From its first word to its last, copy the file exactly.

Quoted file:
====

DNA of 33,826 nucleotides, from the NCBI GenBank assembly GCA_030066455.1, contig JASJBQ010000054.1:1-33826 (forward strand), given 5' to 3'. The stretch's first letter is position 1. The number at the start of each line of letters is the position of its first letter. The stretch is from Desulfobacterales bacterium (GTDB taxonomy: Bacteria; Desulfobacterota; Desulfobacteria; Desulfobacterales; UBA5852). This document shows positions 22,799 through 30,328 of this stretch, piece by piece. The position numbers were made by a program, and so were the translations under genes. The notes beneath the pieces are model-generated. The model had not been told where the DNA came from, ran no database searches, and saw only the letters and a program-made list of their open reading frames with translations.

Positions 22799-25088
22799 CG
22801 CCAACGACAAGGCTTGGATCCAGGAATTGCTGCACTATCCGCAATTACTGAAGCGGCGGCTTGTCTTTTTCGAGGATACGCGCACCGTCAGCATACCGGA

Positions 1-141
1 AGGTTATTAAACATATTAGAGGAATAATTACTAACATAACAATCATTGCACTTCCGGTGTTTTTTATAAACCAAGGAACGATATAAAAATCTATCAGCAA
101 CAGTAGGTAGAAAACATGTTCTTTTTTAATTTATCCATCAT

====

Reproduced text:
DNA of 33,826 nucleotides, from the NCBI GenBank assembly GCA_030066455.1, contig JASJBQ010000054.1:1-33826 (forward strand), given 5' to 3'. The stretch's first letter is position 1. The number at the start of each line of letters is the position of its first letter. The stretch is from Desulfobacterales bacterium (GTDB taxonomy: Bacteria; Desulfobacterota; Desulfobacteria; Desulfobacterales; UBA5852). This document shows positions 22,799 through 30,328 of this stretch, piece by piece. The position numbers were made by a program, and so were the translations under genes. The notes beneath the pieces are model-generated. The model had not been told where the DNA came from, ran no database searches, and saw only the letters and a program-made list of their open reading frames with translations.

Positions 22799-25088
22799 CG
22801 CCAACGACAAGGCTTGGATCCAGGAATTGCTGCACTATCCGCAATTACTGAAGCGGCGGCTTGTCTTTTTCGAGGATACGCGCACCGTCAGCATACCGGA

Positions 1-141
1 AGGTTATTAAACATATTAGAGGAATAATTACTAACATAACAATCATTGCACTTCCGGTGTTTTTTATAAACCAAGGAACGATATAAAAATCTATCAGCAA
101 CAGTAGGTAGAAAACATGTTCTTTTTTAATTTATCCATCAT